Since its creation in 1913, the primary intended role of the U.S. Federal Reserve Bank has been that of protector. In theory, the central bank was bestowed with the power to shape monetary policy in a way that would keep both booms and busts in check. The two main tools at its disposal -- interest rates and money creation -- would provide a "ceiling of normalcy" above expansions AND a "net of safety" below contractions.
To this day, the financial mainstream holds great faith in the Fed's ability to fulfill its save-the-day duties -- as these recent news items make plain:
- "Why Raising Fed Funds Rate Is Positive For Equities." (Seeking Alpha)
- "Fed's Moves Lift All Asset Classes." (Associated Press)
- "US Stocks Erasing Losses: The aggressive moves of the Fed have been an important driver for the stabilization of stock prices." (Bloomberg)
But of all the variables the Fed creators took into account, there's one glaring factor they neglected to consider: Namely, it cannot force consumers to spend, creditors to lend, or businesses to borrow. The events of 2007-2009 "credit crunch" and the subsequent "Great Recession" made that obvious. Remember how the government was upset at banks for sitting on the bailout funds instead of lending them out to consumers? And consumers weren't exactly lining up on the street to get a loan, either.
The Fed's inability to change social mood is the central theme in Chapter 13 of EWI President Bob Prechter's NY Times business bestseller book Conquer the Crash. There, Bob describes the Fed's strategy of lowering the federal funds rate to stimulate spending to be as effective as "pushing on a string." Writes Bob:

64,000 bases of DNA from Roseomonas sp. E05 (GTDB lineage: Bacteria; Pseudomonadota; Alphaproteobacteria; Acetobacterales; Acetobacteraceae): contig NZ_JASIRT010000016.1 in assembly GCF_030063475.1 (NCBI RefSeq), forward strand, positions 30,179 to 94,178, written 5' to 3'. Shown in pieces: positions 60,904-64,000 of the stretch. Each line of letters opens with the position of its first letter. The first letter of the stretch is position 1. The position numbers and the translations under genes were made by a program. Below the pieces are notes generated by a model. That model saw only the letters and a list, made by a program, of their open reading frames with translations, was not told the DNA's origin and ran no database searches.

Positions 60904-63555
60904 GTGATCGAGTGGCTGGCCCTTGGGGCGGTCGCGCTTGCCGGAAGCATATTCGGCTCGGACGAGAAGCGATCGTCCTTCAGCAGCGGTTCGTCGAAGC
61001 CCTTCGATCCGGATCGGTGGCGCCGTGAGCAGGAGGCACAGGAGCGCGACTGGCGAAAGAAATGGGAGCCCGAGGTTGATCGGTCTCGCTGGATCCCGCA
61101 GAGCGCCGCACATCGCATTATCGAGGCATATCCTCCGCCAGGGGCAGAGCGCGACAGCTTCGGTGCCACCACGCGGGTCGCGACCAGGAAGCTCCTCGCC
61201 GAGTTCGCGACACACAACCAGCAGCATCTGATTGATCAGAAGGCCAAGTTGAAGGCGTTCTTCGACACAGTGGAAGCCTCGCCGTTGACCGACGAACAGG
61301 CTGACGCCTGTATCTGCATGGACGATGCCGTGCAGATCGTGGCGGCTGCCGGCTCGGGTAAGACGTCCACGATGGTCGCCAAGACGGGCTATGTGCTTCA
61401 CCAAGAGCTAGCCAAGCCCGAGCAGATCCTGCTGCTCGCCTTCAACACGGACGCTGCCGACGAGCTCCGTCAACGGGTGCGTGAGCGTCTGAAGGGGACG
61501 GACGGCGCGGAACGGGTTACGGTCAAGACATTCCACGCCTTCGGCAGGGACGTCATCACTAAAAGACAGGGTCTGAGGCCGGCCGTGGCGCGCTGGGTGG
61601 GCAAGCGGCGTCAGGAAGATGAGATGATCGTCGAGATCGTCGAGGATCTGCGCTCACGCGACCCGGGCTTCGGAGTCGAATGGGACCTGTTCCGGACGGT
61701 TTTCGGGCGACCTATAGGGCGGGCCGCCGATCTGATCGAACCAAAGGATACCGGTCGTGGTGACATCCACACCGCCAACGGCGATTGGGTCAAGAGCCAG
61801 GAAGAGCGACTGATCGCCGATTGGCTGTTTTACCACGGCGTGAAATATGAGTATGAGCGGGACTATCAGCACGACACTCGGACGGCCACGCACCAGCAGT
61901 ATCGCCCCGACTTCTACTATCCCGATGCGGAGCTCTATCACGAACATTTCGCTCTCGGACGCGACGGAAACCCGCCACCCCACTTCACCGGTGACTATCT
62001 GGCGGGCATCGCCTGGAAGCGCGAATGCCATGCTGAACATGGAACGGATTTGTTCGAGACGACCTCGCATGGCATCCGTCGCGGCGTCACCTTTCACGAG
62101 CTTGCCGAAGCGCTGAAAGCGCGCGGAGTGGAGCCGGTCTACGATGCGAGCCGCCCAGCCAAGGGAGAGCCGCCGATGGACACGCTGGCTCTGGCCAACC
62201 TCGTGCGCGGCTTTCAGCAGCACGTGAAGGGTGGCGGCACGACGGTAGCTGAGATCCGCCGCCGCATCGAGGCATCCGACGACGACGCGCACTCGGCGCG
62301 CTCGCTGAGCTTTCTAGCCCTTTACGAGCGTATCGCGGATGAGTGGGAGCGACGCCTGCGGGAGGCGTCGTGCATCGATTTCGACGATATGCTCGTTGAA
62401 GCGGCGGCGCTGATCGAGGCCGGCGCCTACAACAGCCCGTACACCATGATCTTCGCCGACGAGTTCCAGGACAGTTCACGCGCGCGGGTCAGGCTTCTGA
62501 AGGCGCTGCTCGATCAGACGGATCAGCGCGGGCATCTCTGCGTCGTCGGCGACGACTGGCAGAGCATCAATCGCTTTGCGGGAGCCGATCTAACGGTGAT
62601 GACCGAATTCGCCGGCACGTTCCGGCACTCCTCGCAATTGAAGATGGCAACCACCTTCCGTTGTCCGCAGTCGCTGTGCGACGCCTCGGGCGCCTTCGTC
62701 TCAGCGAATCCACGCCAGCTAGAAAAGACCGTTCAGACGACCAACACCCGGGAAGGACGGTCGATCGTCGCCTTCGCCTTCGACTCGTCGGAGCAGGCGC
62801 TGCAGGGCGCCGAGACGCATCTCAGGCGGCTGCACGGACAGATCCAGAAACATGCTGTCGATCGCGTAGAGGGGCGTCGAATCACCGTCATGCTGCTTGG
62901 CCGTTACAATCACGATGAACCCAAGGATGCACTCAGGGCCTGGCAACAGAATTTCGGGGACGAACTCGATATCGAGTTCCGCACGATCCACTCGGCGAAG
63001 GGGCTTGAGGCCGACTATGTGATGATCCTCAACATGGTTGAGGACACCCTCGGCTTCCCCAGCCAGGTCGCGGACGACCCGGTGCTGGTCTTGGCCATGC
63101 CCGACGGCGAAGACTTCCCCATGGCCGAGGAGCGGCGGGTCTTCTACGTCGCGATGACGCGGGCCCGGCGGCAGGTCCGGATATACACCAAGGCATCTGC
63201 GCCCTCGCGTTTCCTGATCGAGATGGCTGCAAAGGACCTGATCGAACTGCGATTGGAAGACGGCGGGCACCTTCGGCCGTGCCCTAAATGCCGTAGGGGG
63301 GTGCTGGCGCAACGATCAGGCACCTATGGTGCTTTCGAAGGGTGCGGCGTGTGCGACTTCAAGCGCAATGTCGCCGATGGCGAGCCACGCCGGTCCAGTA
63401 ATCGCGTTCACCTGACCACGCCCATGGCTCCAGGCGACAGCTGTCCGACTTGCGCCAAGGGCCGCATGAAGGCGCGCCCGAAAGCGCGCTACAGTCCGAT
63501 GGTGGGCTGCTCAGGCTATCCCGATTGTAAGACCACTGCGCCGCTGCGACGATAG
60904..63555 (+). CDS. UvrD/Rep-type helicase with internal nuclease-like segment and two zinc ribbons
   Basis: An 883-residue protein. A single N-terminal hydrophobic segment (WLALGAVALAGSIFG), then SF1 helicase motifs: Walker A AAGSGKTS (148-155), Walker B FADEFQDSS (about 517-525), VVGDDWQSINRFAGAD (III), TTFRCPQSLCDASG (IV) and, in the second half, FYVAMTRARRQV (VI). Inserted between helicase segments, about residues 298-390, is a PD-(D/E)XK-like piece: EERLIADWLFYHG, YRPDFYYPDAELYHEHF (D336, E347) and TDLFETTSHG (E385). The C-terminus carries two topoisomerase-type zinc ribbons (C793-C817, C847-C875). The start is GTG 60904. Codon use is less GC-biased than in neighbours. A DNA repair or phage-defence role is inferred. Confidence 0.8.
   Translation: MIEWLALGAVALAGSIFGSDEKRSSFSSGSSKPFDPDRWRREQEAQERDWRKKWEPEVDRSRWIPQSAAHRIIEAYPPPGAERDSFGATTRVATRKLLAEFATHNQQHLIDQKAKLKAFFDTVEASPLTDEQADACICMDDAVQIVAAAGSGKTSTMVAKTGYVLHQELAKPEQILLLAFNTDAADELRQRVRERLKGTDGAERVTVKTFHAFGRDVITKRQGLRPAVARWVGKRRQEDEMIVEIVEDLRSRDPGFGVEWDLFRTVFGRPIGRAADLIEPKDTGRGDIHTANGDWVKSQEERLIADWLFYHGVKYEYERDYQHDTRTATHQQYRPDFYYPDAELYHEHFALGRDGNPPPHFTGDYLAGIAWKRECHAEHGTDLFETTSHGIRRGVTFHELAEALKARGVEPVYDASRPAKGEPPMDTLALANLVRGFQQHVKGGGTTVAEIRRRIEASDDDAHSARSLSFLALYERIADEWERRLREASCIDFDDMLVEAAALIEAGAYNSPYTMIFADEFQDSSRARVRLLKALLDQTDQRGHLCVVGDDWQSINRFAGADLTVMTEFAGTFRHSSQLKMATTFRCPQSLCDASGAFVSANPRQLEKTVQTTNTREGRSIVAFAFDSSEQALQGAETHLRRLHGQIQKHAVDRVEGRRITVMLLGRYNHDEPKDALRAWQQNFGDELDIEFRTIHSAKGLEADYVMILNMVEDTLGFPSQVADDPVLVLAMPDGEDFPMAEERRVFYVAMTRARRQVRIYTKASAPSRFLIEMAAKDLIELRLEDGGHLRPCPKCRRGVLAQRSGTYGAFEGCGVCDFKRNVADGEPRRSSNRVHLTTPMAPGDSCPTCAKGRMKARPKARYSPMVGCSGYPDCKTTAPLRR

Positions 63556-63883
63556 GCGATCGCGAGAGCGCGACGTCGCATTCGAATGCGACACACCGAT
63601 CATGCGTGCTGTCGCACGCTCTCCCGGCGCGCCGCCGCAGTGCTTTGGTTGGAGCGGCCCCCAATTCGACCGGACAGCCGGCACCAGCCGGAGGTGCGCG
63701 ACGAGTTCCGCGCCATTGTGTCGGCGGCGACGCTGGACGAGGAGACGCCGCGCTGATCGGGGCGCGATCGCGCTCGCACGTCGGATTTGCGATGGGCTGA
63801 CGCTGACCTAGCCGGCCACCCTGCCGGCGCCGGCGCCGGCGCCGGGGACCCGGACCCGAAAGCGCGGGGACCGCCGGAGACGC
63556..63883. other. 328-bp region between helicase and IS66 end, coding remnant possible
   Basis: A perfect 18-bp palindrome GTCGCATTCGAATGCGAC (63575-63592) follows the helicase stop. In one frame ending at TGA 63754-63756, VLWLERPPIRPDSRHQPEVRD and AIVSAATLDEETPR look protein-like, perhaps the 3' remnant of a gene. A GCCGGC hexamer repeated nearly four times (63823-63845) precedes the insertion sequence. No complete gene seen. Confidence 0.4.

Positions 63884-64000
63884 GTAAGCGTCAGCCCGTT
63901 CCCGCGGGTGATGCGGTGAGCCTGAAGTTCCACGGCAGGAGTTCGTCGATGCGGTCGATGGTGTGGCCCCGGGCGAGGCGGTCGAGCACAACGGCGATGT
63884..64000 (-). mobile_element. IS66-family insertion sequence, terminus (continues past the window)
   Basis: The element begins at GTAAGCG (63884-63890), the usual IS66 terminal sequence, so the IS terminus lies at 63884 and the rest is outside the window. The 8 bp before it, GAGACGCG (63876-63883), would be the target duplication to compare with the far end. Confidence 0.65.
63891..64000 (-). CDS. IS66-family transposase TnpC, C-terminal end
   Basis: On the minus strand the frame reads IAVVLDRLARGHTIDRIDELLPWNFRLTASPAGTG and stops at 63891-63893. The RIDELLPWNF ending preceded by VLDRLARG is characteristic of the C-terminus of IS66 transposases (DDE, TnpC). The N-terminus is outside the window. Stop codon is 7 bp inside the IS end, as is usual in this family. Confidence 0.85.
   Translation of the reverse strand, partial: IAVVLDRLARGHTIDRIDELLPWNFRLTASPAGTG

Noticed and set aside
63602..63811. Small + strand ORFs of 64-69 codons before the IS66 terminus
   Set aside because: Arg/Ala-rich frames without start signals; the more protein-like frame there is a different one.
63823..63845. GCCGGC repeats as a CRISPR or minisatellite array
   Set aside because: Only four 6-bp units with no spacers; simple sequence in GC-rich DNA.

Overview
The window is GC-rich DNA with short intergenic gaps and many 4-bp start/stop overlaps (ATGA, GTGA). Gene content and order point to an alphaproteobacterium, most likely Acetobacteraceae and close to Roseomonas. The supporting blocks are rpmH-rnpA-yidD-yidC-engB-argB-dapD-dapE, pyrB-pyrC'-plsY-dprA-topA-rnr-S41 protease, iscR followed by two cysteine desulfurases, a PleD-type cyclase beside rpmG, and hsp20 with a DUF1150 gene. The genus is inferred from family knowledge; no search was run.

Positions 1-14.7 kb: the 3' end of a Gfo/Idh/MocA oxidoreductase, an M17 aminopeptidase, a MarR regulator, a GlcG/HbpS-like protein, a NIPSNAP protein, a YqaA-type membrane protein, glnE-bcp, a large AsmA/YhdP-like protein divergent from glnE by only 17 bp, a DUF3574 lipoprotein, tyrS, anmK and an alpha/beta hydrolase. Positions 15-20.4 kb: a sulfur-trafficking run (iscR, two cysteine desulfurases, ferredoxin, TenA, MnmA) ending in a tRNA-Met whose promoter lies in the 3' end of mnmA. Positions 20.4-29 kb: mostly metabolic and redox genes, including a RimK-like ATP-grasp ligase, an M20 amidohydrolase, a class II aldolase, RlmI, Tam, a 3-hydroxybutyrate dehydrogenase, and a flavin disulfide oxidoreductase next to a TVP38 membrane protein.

"The primary basis for today's belief in perpetual prosperity and inflation with an occasional recession is what I call the 'Potent Directors Fallacy.' It is nearly impossible to find a treatise on macroeconomics today that does not assert or assume that the Federal Reserve Board has learned to control both our money and our economy. Many believe that it also possesses the immense power to manipulate the stock market. The very idea that it can do these things is false."
And so begins one of the most groundbreaking studies into the very real INABILITY of the Fed to fell the great bears of economic declines, or to feed the great bulls of economic vigor.
The best part is, you can read Chapter 13 of Conquer the Crash in its entirety FREE via a Club EWI resource "You Can Survive And Prosper In A Deflationary Depression." The free report also includes SEVEN other chapters of Conquer the Crash that shed equal light on some of the most misleading notions of mainstream economic wisdom.